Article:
There are two issues with that stat as we try to project this season, though. One: Matt Wile had nine pooch punts in 2012 year that would have dragged down Hagerup's average. Two: the year we haven't mentioned featured Hagerup shanking every other ball to the tune of a miserable 36 yards an attempt; he was also suspened for the first four games that year and yanked in the Sugar Bowl when the shanks just became too much. This should probably go here as well.
If he has it together he's going to be great; this is not something we can rely on. Hopefully the season-long suspension has clarified things for him, because there is a 20-year NFL job waiting for him if he puts the ball off the center of his foot consistently.
WILE is likely to reprise his role as the pooch punter. He has been very effective at it; there's this thing punters are doing these days with the drop of the ball that gives it a ton of hangtime and backspin that he's doing. It works. It's impossible to separate the pooch punts out from his season as the full-time guy in 2013, but in 2012 he put all but two of his pooch punts inside the 20 and lost only one to the endzone. Last year he put 16 inside the 20 and had just two touchbacks(!) in 61 punts. He's a useful guy to have around.
Michigan also has KENNY ALLEN [hello post], who got some of that respectful applause last offseason. He appears to have a booming leg himself, will take over the kickoffs job from Wile, and is highly likely to be Michigan's punter the next couple years. If Hagerup turns into Shanky McPunterson again, he will deputize ably.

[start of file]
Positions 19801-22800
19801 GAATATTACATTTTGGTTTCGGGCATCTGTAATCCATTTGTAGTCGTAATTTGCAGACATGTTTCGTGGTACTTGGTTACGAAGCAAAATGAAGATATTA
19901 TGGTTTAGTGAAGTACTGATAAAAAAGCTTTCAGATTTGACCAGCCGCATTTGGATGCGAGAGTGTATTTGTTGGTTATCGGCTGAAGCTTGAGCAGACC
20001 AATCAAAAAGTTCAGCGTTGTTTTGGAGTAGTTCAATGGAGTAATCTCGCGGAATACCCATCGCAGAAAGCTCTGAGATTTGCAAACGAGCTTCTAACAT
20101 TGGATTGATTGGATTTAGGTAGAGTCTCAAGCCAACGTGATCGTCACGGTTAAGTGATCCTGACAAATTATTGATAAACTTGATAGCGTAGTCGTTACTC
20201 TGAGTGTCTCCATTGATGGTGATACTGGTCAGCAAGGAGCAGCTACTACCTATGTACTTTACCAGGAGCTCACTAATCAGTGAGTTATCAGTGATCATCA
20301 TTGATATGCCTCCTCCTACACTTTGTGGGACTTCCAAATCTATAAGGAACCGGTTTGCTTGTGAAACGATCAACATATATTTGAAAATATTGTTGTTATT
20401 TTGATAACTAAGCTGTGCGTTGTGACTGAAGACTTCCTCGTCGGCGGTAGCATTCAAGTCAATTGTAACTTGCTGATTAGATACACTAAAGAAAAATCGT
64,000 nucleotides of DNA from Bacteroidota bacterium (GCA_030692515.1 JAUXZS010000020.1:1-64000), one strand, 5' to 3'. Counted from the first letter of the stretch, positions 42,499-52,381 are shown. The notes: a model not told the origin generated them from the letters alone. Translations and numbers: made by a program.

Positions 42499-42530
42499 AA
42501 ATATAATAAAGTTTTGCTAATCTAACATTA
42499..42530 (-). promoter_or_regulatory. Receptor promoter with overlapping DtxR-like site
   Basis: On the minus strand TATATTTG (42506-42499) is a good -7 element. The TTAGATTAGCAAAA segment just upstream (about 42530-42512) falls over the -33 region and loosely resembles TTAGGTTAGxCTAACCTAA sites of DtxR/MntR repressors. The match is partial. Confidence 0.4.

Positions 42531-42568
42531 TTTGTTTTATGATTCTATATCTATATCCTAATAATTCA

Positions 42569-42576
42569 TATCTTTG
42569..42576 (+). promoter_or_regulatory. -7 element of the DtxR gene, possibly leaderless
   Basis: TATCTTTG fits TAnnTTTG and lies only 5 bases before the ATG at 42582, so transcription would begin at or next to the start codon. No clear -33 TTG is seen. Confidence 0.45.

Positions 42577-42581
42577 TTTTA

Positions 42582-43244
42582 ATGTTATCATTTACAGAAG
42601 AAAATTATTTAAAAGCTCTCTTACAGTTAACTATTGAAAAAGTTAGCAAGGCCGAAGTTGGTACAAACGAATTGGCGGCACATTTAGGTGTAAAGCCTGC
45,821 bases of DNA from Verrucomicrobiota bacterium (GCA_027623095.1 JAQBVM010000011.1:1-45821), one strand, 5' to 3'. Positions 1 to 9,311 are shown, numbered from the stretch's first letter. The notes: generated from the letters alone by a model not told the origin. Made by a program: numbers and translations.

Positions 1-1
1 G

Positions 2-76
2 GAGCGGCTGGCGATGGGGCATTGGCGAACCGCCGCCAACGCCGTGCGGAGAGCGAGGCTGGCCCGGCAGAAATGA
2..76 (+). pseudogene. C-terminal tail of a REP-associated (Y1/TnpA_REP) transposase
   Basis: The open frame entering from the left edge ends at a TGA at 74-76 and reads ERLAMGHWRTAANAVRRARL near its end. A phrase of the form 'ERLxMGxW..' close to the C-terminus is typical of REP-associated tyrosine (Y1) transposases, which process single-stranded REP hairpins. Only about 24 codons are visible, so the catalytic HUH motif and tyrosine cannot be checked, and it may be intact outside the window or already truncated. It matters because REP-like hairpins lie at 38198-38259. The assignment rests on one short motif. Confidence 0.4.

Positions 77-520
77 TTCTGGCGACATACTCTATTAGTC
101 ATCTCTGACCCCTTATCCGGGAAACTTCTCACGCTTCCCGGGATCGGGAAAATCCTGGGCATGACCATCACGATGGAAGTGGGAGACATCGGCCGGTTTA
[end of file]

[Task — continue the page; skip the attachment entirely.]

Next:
RETURN UNITS: CANNAH GET A HOT TUB
Peppers peppers peppers peppers peppers. And so forth. Yes, JABRILL PEPPERS is going to return punts, because lol.
This is a bit weird because usually the freshman who can run like dickety is immediately inserted on kickoff returns, not punts. A muffed punt is gonna be a bad time. A muffed kickoff is usually a touchback; at worst it costs you ten yards of field position. But I ain't arguing.
No, sir. When you absolutely have to break 16 tackles en route to the endzone, Jabrill Peppers is your guy.
Unfortunately, this isn't the 2000s. In just the last five years, punt return rate has dropped from 41% to 33% as the spread punt's tendrils reach across the nation, and the drop would be much more drastic than that if you took touchbacks out of the equation. These days it's harder to get your hands on a ball and easier to keep it away from the threat du jour. Steve Breaston would be rugbied out of many games if he played today. Peppers's impact would be greater if he played in an NFL-punting world.
But that's not to say he can't have an impact. Michigan was completely terrible at returning punts last year. Take out a 30-yard Joe Reynolds "return" that was actually him running back the punt Dymonte Thomas blocked in the opener and Michigan's numbers for the year are appalling: 18 attempts for 84 yards, 4.7 an attempt, 106th nationally. Alabama, Oklahoma, and USC tripled that.